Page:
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Pavla Horáková

Pavla Horáková

Bereich: Literatur

Key Facts







Empfehlende Institution



Jänner 2020 - Februar 2020

Published books:

  • Horáková, Pavla: Tajemství Hrobaříků, Olympia, 2010, Argo 2016
  • Horáková, Pavla; Kadlecová, Kateřina; Maxová, Pavla; Pleskotová, Kristýna; Votruba, Adam: Kecy v kleci, Plot, 2010
  • Horáková, Pavla: Hrobaříci v podzámčí, Apostrof 2011, Argo 2016
  • Horáková, Pavla: Hrobaříci a Hrobaři, Apostrof 2012, Argo 2018
  • Horáková, Pavla; Kamen, Jiří: Přišel befel od císaře pána, Argo 2015
  • Horáková, Pavla; Dostálová, Zuzana; Scheinostová, Alena: Johana, Paseka 2018
  • Horáková, Pavla: Teorie podivnosti, Argo 2018 (due in October)
  • Horáková, Pavla; Kamen, Jiří: Zum Befehl, pane lajtnant, Argo 2018

2019 Magnesia Litera Award for best work of fiction for Teorie podivnosti


I plan to finalize a novel based on the memoirs of my great-grandmother, an intelligent and observant peasant woman from South Moravia. Born in 1898, she wrote a 300-page memoir in her final years, depicting her childhood and growing up in rural Moravia, as well as her frequent travels to Vienna before WW1 to help in the households of her three elder sisters married there. She bears witness to the events of both world wars, the fate of the Jewish community in her little town, and finally life under communism. Apart from its autobiographical aspect, the memoir as a whole is also a testimony to life in the first half of the 20th century.

I have edited the text down and adjusted it linguistically for contemporary readers, while preserving the local dialect and my ancestor’s unique voice and remarkably fine prose, given the fact she had had very little formal education. Now I need to give the text an artistic composition and formal framework – to add my own voice and turn it into a dialogue of two women removed by two generations.


My two months in Vienna at the start of 2020 proved most valuable in a way I had not originally envisaged. Only there did I realize how important a role would the specific locations and historical facts from the Austrian capital play in my novel-in-progress.

Based on the 350-page memoir of my Moravian great-grandmother, the book is a look-back at the 20th century through the eyes of two women, separated by two generations. One narrator, born in 1898, recalls the first half of the century as she had experienced it, growing up in the supranational Austro-Hungarian Empire, witnessing the wartime period, the all-too-brief period of the First Czechoslovak Republic, the horrors of WWII and eventually the communist takeover in 1948. The other, contemporary narrator, looks back at the former’s life and comments on the events from the vantage point of someone living in the 21st century.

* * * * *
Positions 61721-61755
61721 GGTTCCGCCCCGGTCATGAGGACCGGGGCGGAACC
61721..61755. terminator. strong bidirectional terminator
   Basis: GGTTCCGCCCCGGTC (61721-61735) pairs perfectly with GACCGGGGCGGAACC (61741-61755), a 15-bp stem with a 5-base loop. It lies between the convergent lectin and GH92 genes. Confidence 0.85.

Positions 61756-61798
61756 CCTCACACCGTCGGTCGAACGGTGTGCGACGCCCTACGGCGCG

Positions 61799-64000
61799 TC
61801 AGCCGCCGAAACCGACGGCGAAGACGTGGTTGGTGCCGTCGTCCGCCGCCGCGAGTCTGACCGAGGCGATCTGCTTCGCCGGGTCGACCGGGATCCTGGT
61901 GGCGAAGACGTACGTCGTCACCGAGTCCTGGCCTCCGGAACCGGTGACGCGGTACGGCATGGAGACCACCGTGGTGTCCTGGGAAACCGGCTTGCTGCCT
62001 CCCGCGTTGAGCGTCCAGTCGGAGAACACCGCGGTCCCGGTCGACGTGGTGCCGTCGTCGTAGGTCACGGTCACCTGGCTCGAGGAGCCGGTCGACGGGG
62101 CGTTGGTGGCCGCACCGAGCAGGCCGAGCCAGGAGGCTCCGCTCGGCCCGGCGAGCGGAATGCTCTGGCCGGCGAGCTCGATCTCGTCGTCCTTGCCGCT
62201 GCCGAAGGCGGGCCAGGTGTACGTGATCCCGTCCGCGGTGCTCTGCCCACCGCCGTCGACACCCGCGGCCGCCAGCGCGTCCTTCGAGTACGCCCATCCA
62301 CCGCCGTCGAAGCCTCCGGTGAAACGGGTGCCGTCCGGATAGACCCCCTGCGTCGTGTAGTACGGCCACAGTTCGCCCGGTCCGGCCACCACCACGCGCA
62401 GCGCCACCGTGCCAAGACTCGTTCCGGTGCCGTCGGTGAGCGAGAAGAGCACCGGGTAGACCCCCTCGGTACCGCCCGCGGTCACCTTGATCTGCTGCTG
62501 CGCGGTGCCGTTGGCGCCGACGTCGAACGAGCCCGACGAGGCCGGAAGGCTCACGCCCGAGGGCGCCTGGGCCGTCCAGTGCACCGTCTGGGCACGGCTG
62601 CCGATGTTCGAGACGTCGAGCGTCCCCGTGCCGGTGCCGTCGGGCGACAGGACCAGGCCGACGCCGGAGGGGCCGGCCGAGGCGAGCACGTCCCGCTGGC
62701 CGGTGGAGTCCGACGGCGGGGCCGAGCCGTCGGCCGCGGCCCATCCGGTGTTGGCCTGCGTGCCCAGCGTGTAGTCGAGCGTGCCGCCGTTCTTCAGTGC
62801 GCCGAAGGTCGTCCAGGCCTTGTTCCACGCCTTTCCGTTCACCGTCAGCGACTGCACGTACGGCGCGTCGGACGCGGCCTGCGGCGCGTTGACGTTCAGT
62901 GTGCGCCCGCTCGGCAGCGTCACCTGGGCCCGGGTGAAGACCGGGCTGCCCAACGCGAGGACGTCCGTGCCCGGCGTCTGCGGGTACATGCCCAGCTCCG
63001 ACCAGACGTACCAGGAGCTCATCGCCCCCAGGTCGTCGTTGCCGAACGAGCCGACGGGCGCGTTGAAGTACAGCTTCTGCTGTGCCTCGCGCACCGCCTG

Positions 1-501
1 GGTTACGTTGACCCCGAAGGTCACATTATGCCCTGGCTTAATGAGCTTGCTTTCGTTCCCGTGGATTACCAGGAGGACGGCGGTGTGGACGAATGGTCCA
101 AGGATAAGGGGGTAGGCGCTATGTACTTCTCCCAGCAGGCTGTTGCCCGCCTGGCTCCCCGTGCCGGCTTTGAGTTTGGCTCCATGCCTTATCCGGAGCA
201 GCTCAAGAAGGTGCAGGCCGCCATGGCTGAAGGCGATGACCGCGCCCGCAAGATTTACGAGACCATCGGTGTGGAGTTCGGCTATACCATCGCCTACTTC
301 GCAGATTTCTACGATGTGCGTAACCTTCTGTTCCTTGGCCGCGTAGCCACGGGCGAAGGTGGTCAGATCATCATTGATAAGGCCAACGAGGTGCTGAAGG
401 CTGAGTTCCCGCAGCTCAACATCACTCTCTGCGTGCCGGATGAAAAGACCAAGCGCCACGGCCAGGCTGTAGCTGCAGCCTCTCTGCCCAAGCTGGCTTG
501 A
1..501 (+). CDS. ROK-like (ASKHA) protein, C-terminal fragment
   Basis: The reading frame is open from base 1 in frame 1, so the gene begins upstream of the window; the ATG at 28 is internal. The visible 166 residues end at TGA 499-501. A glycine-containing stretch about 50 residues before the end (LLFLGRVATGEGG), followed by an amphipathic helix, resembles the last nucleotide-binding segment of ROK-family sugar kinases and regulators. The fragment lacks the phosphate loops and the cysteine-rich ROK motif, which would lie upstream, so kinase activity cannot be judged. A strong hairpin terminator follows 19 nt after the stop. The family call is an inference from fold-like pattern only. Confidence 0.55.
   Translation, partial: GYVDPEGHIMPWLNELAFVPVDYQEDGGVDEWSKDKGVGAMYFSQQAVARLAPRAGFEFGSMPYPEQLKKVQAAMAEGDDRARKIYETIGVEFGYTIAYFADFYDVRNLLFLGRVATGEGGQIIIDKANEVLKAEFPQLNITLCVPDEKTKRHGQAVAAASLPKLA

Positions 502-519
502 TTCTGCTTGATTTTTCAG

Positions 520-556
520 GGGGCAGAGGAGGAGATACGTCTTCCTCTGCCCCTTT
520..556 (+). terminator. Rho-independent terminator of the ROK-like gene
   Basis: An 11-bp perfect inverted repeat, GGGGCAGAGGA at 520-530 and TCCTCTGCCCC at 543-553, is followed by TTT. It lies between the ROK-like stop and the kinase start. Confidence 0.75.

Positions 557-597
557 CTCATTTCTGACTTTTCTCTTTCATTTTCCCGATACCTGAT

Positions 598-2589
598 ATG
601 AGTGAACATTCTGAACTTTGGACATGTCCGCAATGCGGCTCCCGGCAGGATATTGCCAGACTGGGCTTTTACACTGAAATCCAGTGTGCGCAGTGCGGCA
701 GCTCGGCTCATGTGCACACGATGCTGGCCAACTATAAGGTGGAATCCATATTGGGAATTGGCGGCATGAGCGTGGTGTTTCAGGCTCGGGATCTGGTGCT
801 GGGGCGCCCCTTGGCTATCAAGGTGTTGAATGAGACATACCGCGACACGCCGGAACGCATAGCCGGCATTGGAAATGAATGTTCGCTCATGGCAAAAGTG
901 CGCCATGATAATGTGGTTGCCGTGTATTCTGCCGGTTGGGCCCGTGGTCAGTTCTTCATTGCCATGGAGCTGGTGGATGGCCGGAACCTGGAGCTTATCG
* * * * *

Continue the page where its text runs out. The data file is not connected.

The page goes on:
Although she spent most of her life in rural South Moravia, my great-grandmother in her youth frequently travelled to Vienna to visit her three elder sisters married there, as well as other members of her extended family. In 1912, she even spent a whole six months babysitting in the household of her sister, in Kohlgasse in the district of Margareten. During that time, she visited many Viennese landmarks, some of which no longer exist, such as the Rotunde in Prater, which her father had helped to build as a bricklayer in 1872. During my stay in Vienna, I paid a visit to the site as well as the nearby location of the former Nordbahnhof, where trains from Moravia had once terminated. I went to Kohlgasse where my narrator lived as well as the Maria am Gestade church where she attended Czech masses.

Most useful were also the various museums I visited thanks to my scholarship: The Rote Wien exhibition at the Wien Museum, the Jüdisches Museum with its permanent as well as temporary exhibitions, the Heeresgeschichtliches Museum, the Volkskundemuseum, the Pratermuseum, the small exhibition at the Parliament now under renovation, the various galleries within the MQ and the Albertina displaying art works from the period which I will refer to for cultural and historical context. Unexpectedly, even the Sisi Museum at the Hofburg proved helpful and provided information which I can use in my book. The Kaisergruft, the Sankt Marxer Friedhof and Zentralfriedhof also provided clues, as did the multitude of commemorative plaques paying tribute to the Czech-born personalities that had participated in the cultural, political and economic life of Vienna and Austria.

My stay in Vienna added a whole new dimension to my book which I am most excited about.

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